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Castaic High faces delay

Expected opening date for new school has been pushed back to 2017 as district waits for necessary pe

Posted: June 15, 2014 9:35 p.m.
Updated: June 15, 2014 9:35 p.m.

Hart district officials have pushed back the projected opening date for long-awaited Castaic High School another year as they work to get necessary permits.

The expected opening date for the school is now 2017, according to William S. Hart Union High School District spokeswoman Gail Pinsker.

“We have extended the projected opening date to 2017 and we are awaiting permits to begin grading,” Pinsker said. “We are anxious to get moving on this highly anticipated project for the students and families of the Castaic and Val Verde communities.”

This marks the latest delay for the long-planned project. Early last year district officials pushed back the anticipated opening date for the high school to 2016.

When the school does open its doors, it will welcome an inaugural class of ninth-graders only.

As of now, officials say, they are still waiting to secure the necessary grading permits to move forward with work at the school site in the Romero Canyon area of Castaic.

At the State of the County luncheon held in May, Edel Vizcarra, planning deputy for Los Angeles County Supervisor Michael D. Antonovich, said the district could get the necessary permits within a month.

“As you heard at the State of the County luncheon, we are expecting the grading permits to begin on-site work,” Pinsker said.

“It was announced that we should have that in the next 30 days. That is all we are looking for right now.”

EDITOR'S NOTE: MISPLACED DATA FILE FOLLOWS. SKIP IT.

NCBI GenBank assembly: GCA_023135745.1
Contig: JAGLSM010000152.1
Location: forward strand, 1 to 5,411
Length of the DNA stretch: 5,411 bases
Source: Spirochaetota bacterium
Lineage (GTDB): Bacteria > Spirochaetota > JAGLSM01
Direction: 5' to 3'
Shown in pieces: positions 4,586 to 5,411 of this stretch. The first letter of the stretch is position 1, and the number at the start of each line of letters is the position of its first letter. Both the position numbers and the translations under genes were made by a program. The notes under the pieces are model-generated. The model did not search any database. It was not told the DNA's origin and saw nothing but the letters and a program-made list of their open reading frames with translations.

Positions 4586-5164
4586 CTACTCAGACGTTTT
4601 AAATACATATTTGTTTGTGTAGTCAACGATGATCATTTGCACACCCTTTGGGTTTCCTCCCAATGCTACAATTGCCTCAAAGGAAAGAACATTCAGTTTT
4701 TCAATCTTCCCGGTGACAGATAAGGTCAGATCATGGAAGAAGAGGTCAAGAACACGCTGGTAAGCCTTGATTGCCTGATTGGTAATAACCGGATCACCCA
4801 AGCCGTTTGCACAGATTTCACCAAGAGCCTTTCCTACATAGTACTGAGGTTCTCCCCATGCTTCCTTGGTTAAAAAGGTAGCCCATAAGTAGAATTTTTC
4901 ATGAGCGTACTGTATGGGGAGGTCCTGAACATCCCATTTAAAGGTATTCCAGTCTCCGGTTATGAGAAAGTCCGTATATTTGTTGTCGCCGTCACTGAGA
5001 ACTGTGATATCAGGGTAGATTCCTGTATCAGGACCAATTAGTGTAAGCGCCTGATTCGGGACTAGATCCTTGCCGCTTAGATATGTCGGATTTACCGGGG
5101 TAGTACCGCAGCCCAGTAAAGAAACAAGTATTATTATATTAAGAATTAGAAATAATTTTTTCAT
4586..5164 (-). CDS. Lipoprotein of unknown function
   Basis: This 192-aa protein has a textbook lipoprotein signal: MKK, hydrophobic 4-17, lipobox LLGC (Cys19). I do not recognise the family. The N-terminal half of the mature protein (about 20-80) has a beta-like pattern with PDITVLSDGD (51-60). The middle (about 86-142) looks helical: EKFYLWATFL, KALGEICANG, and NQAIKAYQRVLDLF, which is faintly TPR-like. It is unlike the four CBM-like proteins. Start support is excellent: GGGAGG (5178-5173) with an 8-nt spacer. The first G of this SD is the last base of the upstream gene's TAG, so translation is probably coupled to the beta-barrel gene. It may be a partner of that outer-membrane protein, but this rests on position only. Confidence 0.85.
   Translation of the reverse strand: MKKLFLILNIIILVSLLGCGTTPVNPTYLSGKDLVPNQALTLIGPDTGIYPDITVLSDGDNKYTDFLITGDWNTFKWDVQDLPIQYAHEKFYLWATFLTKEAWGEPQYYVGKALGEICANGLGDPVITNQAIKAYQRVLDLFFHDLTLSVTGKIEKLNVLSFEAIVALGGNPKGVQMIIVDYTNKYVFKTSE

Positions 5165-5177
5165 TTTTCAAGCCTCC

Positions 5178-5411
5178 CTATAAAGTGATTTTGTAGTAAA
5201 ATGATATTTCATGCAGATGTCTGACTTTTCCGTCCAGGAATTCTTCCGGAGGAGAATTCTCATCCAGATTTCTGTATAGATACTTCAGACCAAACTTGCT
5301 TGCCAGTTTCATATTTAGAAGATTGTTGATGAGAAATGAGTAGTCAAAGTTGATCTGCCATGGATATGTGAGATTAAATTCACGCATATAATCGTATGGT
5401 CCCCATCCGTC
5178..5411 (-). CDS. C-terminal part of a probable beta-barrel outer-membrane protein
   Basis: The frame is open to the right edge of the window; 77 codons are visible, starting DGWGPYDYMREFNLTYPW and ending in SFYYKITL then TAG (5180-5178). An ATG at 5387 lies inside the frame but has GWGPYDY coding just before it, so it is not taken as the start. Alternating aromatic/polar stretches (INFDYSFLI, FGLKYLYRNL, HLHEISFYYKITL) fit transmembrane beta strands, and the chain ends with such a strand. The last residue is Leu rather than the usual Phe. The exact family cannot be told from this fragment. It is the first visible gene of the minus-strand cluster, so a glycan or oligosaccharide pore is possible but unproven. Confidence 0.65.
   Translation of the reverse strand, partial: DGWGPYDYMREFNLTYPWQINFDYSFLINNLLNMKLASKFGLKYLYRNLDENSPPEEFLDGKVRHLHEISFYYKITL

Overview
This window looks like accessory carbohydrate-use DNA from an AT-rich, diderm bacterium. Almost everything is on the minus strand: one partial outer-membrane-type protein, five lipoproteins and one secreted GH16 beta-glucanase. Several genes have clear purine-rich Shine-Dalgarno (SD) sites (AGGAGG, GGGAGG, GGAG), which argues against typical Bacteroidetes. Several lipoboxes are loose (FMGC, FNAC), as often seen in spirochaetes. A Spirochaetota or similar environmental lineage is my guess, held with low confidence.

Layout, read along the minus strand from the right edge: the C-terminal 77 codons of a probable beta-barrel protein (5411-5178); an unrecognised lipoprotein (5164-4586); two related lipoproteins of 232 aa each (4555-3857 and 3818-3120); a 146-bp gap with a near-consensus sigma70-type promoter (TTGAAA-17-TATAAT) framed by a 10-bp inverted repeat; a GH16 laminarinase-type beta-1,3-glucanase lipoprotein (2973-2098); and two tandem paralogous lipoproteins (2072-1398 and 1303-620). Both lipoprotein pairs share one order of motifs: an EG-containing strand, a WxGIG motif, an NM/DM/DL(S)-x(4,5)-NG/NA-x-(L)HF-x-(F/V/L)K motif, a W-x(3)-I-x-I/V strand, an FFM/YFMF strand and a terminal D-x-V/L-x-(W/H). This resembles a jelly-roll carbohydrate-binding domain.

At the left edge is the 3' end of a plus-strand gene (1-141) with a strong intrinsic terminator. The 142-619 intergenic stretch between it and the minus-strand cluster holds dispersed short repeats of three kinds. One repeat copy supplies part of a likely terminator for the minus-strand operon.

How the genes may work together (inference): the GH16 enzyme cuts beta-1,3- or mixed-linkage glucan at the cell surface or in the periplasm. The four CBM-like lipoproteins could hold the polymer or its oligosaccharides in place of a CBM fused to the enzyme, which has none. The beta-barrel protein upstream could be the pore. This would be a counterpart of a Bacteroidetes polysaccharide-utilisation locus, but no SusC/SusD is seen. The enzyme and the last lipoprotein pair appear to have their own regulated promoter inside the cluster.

Meanwhile, weekly meetings are being held on the project.

“Regular weekly meetings with project stakeholders are taking place, as is the normal course of business with all of our construction projects, whether they be for modernization or new construction,” Pinsker said.

Vizcarra said such meetings are helpful to keep everyone informed.

“We’re all on the same page now and we’re all working together to make sure that this happens,” he said of the school.



itzreality: Posted: June 16, 2014 6:11 a.m.

Once again the IMAGINERY Castaic High School makes the news. This whole imaginary project is a total disgrace and an embrassment to the community and the Hart District. I have lived in this valley for over 12 years and all I hear is about the imginary Castaic High School.
Only with unexperienced school board folks does this happen. If this was the corporate world it would have been long completed.
You can build a multi-million dollar hotel in Vegas faster. These folks should hang their heads in shame!! Not to mention the unnecessary millions it has already cost. And who will be stuck with the bill? Once again the taxpayers you and I!!

Idahogolfer: Posted: June 16, 2014 7:45 a.m.

Yeah..... But Vegas is in Nevada.... Not California. --edited.

CHIZIIS: Posted: June 16, 2014 8:50 a.m.

Does anyone recall when was the first time William S. Hart Union High School District first started talking about building Castaic High School?

EA: Posted: June 16, 2014 8:58 a.m.